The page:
These days people are so used to jam packing web pages with most bleeding edge front-end tech they completely forget that simplicity is king. For example if you open up Medium or any other popular blogging site and check the network tab, oh boy - you could send a couple of space ships to the moon with that much computing power (I’m not even going to mention all the annoying popups, trackers and adds).
I really appreciate how some people put in extra effort to make their sites easy to use while also keeping them minimal. I always wanted to do something similar myself. Quite recently I came across this Hacker News post which finally convinced me to break the hiatus.
In this first post, I’ll talk about how I came about setting up this whole thing.
Making a simple site is actually quite easy - just grab a few
.css files, drop them on a server, and you’re done. However, that won’t suffice in the long run. For example if you plan on having a fancy header, footer and alike, you’ll have to copy that content over and over again. Furthermore, it would be wise to compress that content to reduce the load for your readers. Doing all of this by hand is not fun.
So to achieve that, I need the following:
- Static content compression tool - squeeze out as much performance as possible.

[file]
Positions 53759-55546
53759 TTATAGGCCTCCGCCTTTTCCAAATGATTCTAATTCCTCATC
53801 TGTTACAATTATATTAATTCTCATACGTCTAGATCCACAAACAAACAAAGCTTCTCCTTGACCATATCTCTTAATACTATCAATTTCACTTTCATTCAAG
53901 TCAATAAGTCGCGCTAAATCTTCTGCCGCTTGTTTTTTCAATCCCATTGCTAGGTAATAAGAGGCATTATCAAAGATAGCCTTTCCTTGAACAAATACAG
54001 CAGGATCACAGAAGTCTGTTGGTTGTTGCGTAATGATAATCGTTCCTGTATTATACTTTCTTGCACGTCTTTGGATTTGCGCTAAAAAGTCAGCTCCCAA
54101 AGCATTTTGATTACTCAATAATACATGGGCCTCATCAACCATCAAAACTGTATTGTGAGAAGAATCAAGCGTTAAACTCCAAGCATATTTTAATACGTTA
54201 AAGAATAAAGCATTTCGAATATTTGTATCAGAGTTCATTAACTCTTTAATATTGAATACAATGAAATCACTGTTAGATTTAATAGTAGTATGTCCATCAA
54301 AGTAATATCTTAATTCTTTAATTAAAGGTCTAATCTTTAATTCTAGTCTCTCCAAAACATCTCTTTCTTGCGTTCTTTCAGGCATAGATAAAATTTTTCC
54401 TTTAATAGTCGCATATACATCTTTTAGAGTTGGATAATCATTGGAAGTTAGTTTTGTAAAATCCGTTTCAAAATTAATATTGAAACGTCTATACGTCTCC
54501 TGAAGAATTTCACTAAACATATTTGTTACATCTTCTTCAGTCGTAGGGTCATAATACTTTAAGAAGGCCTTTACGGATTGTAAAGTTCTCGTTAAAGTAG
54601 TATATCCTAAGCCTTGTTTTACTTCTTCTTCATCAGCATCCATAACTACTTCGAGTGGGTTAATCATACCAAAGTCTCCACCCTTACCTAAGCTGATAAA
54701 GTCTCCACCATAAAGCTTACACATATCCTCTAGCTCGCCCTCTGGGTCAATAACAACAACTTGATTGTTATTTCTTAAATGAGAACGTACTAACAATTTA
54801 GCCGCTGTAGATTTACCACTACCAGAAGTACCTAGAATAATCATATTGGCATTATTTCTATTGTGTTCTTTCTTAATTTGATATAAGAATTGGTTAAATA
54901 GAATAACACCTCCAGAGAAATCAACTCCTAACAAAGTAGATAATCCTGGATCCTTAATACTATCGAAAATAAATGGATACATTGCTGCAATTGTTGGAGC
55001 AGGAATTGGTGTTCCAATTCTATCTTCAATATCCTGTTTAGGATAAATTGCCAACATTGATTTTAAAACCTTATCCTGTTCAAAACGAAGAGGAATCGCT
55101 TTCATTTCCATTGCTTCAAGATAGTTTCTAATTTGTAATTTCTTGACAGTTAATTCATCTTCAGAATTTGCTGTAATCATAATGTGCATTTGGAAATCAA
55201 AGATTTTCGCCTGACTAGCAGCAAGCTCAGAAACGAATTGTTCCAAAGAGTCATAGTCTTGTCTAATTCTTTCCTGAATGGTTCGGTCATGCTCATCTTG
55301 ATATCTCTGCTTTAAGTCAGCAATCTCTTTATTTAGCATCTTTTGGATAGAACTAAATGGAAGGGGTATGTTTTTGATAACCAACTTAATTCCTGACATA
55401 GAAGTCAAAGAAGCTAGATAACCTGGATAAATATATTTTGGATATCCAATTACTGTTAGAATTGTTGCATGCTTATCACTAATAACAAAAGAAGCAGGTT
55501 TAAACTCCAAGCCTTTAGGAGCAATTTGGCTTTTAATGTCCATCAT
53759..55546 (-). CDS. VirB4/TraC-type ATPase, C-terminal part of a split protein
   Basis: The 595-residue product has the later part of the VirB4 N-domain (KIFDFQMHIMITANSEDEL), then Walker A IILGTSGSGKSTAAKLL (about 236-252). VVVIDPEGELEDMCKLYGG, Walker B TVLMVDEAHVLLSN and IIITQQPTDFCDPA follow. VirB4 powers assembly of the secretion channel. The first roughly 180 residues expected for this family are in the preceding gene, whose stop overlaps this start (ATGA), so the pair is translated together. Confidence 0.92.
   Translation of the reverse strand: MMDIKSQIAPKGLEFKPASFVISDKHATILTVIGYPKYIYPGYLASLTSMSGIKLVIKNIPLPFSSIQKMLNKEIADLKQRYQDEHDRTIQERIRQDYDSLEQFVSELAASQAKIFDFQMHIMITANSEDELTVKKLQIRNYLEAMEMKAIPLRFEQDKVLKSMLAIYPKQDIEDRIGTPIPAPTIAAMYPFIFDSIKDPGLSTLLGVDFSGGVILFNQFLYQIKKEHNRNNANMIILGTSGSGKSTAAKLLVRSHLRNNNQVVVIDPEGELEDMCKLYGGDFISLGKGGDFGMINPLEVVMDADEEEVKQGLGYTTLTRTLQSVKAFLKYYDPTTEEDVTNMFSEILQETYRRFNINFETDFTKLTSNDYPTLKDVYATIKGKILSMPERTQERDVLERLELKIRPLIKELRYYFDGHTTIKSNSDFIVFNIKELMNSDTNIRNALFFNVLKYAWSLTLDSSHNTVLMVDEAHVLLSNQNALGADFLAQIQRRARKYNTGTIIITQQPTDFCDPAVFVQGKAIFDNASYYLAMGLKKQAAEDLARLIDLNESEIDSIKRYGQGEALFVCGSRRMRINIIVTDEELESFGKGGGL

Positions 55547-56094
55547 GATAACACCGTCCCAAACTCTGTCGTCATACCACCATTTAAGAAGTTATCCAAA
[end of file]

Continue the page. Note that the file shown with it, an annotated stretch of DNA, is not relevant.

- Something for templating - avoid copying stuff.
Having these three requirements I went on to search for the perfect tool which would cover my needs. Turns out the selection is quite wide. A site called StaticGen lists a bunch of them. So I went out and picked the ones that I liked and tried them out.
The first one I tried was
.js files being included in my resulting
I wasn’t happy about my first choice, so next I tried Parcel. I was quite happy about this one initially. Basically install, and you’re done. However, at the time I was testing it out, I ran into multiple bugs regarding content resolving (images, stylesheets, etc.). Turns out that during the time I was testing it, the maintainers had decided to do a complete re-write and ignore most pull requests for bug fixes. Some of those bugs were a deal breaker for me, so I skipped this one.
Finally, I decided to try out Hugo. I was a bit hesitant on trying out a tool which is written in a language I’ve never used. However, I was very pleased with the results and decided to stick with it.
I won’t go into much technical details as the documentation is quite good, so I think there’s no reason for that. However, I’d like to mention a few things:
- I was surprised on how easy it was to install. I’m sitting on Ubuntu at the moment, so
snap install hugoand done.
- It includes tonnes of features, starting from built in syntax highlighting and finishing with full-blown commenting systems.
- The template engine is very flexible.
- Finally, it supports Markdown by default, which is really neat for writing articles.
The only gripe I have about it is the template resolution. It is very implicit. I think that documentation on this could still use some work, I found this part to be really confusing.
I’m quite happy with the current setup and the tooling choice. I’ll continue to improve it and will get into more details later on.
Also, one thing that I didn’t mention was that I’ve also setup automatic deployments. Basically
git push and a new site is up after a few seconds. If you’re curious about all those details, you can checkout the source on